cat pet allergy lori welbourne jim huntA couple of nights ago I was greeted in my driveway by a small black kitten. As I carried in my bags from the truck, she followed me to the door and when I opened it she peeked in with a curious look.

It was far too late to go looking for her home, so I put my hand down and scooped her up before she had a chance to notice our dog and bolt away. As adorable as she was, I wasn’t keen on taking her in because I’m highly allergic to cats, but there was no way I was leaving her outside with the dangers of traffic and wildlife around.

The sweet little creature was wearing a pink collar with no tags and I couldn’t see a tattoo in her ear. I showed her to my children who had friends sleeping over.

“We saw her out on the road earlier,” they said excitedly. “She’s so cute!”

Immediately loving the new animal in our house, the kids started speculating on her name as I looked at lost and found pages online.

“Can we name her Hiccup?” my daughter’s friend asked.

“Or Shadow?” my daughter, Daisy suggested. “Or Pickle?”

I told them they could give her whatever temporary name they wanted and then I started to sneeze. Multiple times. My eyes began to water incessantly and I made the foolish mistake of rubbing them, which only made me feel worse.

“How are you allergic to cats?” Daisy asked. “You used to have them.” She was right; my husband and I had a couple for many years before she was born, and I had one for a long time as a kid. I have no idea how I became allergic to them later in life, but by the time I went to bed my eyes were so swollen, puffy and red I looked like I’d been crying for weeks.

The next morning, all crusty eyed, I took my last allergy pill and continued placing found ads online and reaching out to all the vet clinics in West Kelowna, thinking one of them might have treated our furry friend since her two front legs had been recently shaved. None of them recognized the kitten, but they all shared the found ad to their Facebook walls.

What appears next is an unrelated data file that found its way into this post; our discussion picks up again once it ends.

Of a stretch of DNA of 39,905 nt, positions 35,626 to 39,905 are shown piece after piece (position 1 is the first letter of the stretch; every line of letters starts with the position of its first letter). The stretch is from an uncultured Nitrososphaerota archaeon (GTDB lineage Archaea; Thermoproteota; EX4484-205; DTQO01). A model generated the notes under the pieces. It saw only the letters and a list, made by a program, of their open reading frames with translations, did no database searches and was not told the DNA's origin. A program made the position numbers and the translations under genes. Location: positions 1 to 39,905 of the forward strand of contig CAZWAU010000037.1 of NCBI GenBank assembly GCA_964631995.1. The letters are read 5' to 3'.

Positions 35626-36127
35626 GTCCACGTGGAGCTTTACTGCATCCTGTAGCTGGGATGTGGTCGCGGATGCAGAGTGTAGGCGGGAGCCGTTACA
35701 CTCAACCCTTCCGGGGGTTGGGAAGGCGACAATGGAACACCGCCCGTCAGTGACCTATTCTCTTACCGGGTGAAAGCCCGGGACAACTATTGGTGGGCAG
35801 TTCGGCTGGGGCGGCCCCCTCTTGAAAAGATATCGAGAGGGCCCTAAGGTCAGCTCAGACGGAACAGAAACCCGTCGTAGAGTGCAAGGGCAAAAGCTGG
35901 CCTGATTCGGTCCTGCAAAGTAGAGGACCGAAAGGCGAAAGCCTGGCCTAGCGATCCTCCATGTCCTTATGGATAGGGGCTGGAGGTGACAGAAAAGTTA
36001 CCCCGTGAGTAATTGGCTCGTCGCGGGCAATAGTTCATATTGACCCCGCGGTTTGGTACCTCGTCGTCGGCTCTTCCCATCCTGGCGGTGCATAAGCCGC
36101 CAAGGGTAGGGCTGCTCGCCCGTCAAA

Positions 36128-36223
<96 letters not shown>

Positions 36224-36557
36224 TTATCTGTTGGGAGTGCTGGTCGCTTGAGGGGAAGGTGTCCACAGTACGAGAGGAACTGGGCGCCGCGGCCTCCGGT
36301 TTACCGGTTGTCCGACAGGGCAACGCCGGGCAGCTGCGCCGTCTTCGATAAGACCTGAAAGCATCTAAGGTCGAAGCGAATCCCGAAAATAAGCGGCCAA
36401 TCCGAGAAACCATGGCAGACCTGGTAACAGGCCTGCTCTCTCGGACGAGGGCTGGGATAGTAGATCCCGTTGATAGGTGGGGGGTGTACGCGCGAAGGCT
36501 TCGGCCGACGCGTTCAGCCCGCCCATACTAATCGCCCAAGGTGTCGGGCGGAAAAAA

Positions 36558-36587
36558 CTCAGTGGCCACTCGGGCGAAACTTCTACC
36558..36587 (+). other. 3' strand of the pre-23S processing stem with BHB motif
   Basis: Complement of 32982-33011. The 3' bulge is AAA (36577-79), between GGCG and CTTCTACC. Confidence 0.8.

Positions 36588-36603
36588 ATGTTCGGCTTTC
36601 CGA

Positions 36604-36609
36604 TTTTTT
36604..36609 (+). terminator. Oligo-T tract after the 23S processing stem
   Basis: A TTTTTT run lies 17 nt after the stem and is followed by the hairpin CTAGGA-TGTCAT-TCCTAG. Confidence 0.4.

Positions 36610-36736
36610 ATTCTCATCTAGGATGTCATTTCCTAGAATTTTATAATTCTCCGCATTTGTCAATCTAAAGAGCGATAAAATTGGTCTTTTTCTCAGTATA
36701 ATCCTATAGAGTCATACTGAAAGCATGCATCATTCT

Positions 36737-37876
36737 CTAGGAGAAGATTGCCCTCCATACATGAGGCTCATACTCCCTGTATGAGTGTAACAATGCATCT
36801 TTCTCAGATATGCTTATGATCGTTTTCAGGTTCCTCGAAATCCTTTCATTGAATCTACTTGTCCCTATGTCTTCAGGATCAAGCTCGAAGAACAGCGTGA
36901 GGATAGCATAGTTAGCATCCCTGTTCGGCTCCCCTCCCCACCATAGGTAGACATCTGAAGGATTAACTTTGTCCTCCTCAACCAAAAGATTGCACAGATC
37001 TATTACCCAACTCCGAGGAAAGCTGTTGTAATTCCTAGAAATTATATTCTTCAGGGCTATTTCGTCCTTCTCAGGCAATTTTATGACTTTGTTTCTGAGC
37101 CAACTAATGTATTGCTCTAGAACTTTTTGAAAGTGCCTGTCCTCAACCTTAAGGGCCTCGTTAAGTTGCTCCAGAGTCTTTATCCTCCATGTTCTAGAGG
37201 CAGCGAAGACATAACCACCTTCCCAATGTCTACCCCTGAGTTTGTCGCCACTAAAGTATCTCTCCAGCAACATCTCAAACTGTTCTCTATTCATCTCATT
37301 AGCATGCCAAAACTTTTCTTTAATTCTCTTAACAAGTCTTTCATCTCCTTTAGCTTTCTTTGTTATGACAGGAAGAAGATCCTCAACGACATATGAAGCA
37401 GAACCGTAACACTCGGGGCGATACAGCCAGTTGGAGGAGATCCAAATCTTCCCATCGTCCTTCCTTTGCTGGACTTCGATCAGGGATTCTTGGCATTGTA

I called the SPCA, and as the lady who answered checked their records, I made small talk explaining my allergic reaction and that I’d be taking her to a vet to have her scanned for a microchip. She said they hadn’t had any reports of a lost black cat in our area and then gave me some advice I was shocked to hear:  “You can just go on ahead and re-home her then,” she said. “People shouldn’t be letting their cats run loose.”

I assured her I’d keep looking for the owner instead and asked her about the status of our dog who’s been missing since March, with thoughts of him being re-homed running through my mind. Do people really do that? Yes, I found out, they often do – and far too quickly.

On Monday someone sent me an ad that was on Craigslist about a dog found at a campground in Oliver. The finder assumed the animal was abandoned and she was advertising for a new home for her. When I posted the ad to Stolen and Missing Dogs of the Okanagan on Facebook many people made comments about how important it was that she look for the owner and report it to dog control rather than try to adopt out the pup.

Initially she was insistent that the canine had been abandoned by its owners, but there was no proof of that so she eventually took her to the pound and had her scanned for a microchip. Unfortunately she didn’t have one, but through many people sharing the ad on social media, the frantic owner who’d posted about his lost dog several times on Facebook was later connected to the finder and got his beloved family member back.

Luckily Oreo hadn’t been relocated to another city like stolen dogs often are. Without a microchip or a tattoo to identify him as the owner, he likely never would have seen her again.

As for the kitten I found, her name turned out to be Diamond and she wasn’t far from home. Her owner saw the ad online and called me. The recently spayed kitty is now back where she belongs with her very relieved and grateful humans.

Almost all pets found on their own have a family who wants them back. Re-homing them before trying to find them doesn’t just hurt the people involved, but the animals as well. Never assume stray, always think lost or stolen.

Keeping pets safe and getting them micro-chipped is important. There have been over 90 stolen and missing dogs in the Okanagan in the last 18 months, and that is nothing to sneeze at.